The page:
If the negative headlines surrounding Facebook lately haven’t been damaging enough to the company’s reputation, then a sequel to The Social Network ought to do the trick. Mark Zuckerberg and co. probably aren’t thrilled to know that this movie is potentially happening, but it’s their own fault for providing Hollywood with so much inspiration.
In a new interview with the Associated Press, Aaron Sorkin, who wrote the Oscar-winning 2010 film, revealed that producer Scott Rudin wants to partner up again for part deux. Sorkin isn’t opposed to the idea, either. Check out what he had to say below:
“I knew a lot more about Facebook in 2005 than I do in 2018,” Sorkin told AP, “but I know enough to know that there should be a sequel. A lot of very interesting, dramatic stuff has happened since the movie ends with settling the lawsuits from the Winklevoss Twins and Eduardo Saverin… I’ve gotten more than one email from [Rudin] with an article attached saying, ‘Isn’t it time for a sequel?’”
The writer isn’t exaggerating when he says a lot of “interesting, dramatic stuff has happened” since he last chronicled the unflattering history of Facebook. There’s certainly been no shortage of scandals involving the social media giant in that time. If you want to read about some of the more recent ones, the fine folks over at Wired compiled an extensive list that’s well worth your attention.
But which scandals will the sequel focus on? There’s more than enough for a potent cinematic cocktail to blow our socks off. However, there are a couple that really stand out from the pack.
The most obvious is the terrifying tale of how Russia exploited the site to spread misinformation and influence the 2016 presidential election. The story was covered thoroughly in an illuminating — and damning — New York Times piece. Given that this scandal is deeply connected to Robert Mueller’s ongoing investigation into possible Russian-Donald Trump collusion, I don’t imagine the sequel overlooking this one.
Additionally, issues have been raised pertaining to the site’s user privacy, which was amplified when we learned that political consulting firm Cambridge Analytica harvested data from an estimated 87 million users without permission. Like the Russian dissemination fiasco, this played a pivotal role in Trump getting elected, as well as influencing Brexit. Zuckerberg even had to testify before Congress as a result of this, which was a dramatic step up from the legal case depicted in David Fincher‘s film.
One scandal that’s even more disturbing than both of those, but is perhaps overshadowed by them, is the role the company allegedly played in the slaughter of Rohingya Muslims in Myanmar. According to the United Nations, the company allowing fake news to be spread across the platform played a major role in the massacres. The company even accepted responsibility for this.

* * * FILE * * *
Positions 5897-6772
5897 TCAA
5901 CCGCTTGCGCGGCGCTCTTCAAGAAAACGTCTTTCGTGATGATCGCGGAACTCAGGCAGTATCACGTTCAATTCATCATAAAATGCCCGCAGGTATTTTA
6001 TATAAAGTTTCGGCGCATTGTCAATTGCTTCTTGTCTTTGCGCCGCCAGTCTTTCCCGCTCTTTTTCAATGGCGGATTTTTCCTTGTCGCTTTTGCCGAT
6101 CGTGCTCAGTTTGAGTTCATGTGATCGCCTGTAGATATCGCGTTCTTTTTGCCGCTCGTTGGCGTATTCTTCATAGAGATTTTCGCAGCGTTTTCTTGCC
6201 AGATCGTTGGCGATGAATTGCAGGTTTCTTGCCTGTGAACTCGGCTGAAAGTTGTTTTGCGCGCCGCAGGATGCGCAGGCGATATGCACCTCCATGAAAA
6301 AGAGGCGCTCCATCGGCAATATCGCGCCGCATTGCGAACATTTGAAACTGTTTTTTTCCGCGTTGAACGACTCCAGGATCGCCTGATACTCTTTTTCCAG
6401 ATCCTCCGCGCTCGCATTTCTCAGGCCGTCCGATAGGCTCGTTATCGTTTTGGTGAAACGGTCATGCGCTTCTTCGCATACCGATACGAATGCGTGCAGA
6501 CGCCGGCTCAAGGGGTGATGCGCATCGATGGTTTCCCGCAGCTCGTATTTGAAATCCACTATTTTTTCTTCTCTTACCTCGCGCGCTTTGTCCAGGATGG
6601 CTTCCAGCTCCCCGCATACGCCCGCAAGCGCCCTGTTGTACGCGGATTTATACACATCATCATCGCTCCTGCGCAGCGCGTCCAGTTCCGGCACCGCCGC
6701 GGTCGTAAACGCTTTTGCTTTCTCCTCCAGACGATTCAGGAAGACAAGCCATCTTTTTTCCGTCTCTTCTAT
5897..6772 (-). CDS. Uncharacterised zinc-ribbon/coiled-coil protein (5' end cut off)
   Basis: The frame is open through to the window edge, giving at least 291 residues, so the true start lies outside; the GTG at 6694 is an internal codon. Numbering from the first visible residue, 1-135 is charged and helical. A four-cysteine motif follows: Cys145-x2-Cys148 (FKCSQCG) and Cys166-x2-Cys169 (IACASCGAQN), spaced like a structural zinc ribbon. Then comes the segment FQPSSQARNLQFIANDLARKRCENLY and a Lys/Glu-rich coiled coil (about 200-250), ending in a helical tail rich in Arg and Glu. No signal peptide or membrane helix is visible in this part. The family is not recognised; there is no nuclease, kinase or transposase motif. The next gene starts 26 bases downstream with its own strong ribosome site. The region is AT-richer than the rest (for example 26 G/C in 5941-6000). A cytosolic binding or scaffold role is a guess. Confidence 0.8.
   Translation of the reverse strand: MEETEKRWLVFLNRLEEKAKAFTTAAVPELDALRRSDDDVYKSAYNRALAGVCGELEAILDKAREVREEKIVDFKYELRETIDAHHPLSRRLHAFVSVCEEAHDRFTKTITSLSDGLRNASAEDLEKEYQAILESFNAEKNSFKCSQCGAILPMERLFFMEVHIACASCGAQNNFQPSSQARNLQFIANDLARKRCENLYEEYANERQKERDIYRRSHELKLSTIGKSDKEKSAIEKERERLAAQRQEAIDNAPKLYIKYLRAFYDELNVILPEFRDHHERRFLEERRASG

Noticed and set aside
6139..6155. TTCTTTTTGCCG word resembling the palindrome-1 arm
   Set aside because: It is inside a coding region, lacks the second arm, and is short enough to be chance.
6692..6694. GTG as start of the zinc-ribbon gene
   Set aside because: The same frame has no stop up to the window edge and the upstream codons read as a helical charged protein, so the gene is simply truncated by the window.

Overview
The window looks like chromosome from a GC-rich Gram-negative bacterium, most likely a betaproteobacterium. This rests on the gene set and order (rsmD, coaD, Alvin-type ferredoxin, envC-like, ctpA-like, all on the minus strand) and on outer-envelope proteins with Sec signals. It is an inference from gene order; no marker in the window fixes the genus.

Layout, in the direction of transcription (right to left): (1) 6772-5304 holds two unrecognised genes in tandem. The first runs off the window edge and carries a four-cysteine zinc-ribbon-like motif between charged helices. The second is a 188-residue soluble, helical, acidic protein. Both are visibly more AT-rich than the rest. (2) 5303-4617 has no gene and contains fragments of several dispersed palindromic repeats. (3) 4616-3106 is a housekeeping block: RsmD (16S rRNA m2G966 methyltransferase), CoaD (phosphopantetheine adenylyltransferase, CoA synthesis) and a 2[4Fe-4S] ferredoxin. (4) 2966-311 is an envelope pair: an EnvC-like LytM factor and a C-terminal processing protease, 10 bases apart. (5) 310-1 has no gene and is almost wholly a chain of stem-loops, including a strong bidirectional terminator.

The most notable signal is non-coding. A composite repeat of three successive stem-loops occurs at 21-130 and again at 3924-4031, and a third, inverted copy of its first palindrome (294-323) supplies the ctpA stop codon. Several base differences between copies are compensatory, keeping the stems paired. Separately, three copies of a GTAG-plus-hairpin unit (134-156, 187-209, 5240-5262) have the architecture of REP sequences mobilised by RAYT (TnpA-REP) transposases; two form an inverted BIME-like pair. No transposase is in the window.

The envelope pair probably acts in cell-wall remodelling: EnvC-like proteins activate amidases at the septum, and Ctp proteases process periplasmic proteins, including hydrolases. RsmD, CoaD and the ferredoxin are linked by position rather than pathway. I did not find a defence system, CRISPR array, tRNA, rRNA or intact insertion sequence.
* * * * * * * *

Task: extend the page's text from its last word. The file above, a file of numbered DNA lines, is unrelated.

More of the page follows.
Fincher’s movie showed that the road to Facebook’s world domination was paved with behind-the-scenes drama and fallout, but that was all playground stuff compared to these recent developments. Without making light of the severity of ugly real-life situations, this ill-fated chapter in the company’s story would make for a much more compelling film than the 2010 release. I don’t say that lightly.
Essentially, The Social Network is a rags to riches story about young upstarts in the early stages of changing the world. Since then, Facebook has changed the world for the worse. There’s no denying that social media has had a positive impact as well, but these stories are huge and a prime example of how harmful it has been.
These are the thought-provoking questions the sequel can explore, and based on the evidence of the last film, we can rest assured knowing that a sequel will pull no punches. That said, The Social Network was criticized for its historical inaccuracy and negative portrayal of Zuckerberg for dramatic effect. There are enough juicy scandals to sensationalize this time around, but telling a nuanced story that sticks to the facts would more than suffice when it comes to delivering riveting entertainment.
The ideal sequels are bigger and better than their predecessors while also serving as natural continuations. Real life has played out in such a way that this particular sequel could authentically tick all of these boxes. So, should this movie ever happen, at least it will be topical and relevant.
Of course, it remains to be seen if established cast and crew members are open to a sequel. Fincher never repeats himself, so I don’t see this project appealing to him. At least Jesse Eisenberg, who played Zuckerberg, is open to sequels; he’s returning for Zombieland 2 this year. The Social Network earned him an Oscar nomination, so perhaps he’ll be keen to reprise one of his most iconic roles.
Until then, let’s hope Facebook can avoid further scandals. They’re too depressing and exhausting.